Kinetic Energy and Potential Energy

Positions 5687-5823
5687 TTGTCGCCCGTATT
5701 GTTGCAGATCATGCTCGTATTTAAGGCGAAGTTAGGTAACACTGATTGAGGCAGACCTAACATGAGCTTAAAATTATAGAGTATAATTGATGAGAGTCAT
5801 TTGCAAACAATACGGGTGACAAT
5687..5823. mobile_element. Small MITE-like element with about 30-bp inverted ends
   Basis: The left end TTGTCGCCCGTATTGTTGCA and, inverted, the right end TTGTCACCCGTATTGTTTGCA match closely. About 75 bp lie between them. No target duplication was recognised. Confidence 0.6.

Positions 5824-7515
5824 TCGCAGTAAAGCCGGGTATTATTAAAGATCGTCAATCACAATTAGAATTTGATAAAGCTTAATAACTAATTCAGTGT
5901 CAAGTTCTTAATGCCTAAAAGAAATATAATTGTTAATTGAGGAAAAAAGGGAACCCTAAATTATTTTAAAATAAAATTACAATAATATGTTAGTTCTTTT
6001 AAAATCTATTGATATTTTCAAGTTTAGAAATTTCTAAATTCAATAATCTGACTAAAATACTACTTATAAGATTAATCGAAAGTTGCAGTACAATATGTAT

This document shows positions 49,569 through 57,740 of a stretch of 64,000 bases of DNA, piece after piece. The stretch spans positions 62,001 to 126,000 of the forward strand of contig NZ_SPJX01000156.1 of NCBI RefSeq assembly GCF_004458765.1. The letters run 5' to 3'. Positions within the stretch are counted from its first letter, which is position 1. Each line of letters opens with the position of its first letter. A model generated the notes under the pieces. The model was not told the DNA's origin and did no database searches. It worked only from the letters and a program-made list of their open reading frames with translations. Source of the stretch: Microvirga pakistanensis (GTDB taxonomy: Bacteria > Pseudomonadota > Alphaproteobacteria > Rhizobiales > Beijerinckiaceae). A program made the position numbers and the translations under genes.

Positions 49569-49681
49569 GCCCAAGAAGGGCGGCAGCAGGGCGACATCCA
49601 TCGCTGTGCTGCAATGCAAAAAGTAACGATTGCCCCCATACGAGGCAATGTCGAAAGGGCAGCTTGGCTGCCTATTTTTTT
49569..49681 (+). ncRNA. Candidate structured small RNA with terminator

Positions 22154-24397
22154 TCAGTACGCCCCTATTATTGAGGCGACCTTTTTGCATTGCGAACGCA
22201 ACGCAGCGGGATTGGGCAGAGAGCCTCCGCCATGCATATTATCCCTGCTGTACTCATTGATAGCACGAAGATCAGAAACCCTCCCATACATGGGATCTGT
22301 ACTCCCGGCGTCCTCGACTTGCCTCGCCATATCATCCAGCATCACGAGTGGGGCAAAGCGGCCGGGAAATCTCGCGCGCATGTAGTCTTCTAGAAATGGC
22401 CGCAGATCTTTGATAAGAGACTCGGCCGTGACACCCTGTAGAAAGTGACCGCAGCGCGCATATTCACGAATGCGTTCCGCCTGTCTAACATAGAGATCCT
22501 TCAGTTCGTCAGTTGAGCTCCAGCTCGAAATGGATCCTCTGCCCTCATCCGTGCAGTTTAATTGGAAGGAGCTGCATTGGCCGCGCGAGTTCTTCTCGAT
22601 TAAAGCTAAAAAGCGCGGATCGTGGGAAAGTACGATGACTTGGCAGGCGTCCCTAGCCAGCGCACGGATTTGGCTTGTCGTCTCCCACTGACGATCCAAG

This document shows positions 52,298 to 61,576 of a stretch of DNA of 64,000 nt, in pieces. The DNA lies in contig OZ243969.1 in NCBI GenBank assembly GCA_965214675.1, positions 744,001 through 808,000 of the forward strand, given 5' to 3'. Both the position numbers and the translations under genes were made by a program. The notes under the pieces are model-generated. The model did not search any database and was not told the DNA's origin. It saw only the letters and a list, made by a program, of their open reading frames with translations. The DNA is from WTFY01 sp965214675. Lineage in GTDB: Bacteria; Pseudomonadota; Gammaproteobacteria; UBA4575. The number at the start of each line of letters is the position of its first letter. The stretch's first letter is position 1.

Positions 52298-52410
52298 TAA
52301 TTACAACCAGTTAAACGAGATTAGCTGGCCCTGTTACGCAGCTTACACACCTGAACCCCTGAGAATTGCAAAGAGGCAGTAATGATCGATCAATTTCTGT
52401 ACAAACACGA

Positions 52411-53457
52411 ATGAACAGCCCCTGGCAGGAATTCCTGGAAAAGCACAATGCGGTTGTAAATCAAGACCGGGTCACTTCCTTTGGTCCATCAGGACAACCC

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Kinetic Energy and Potential Energy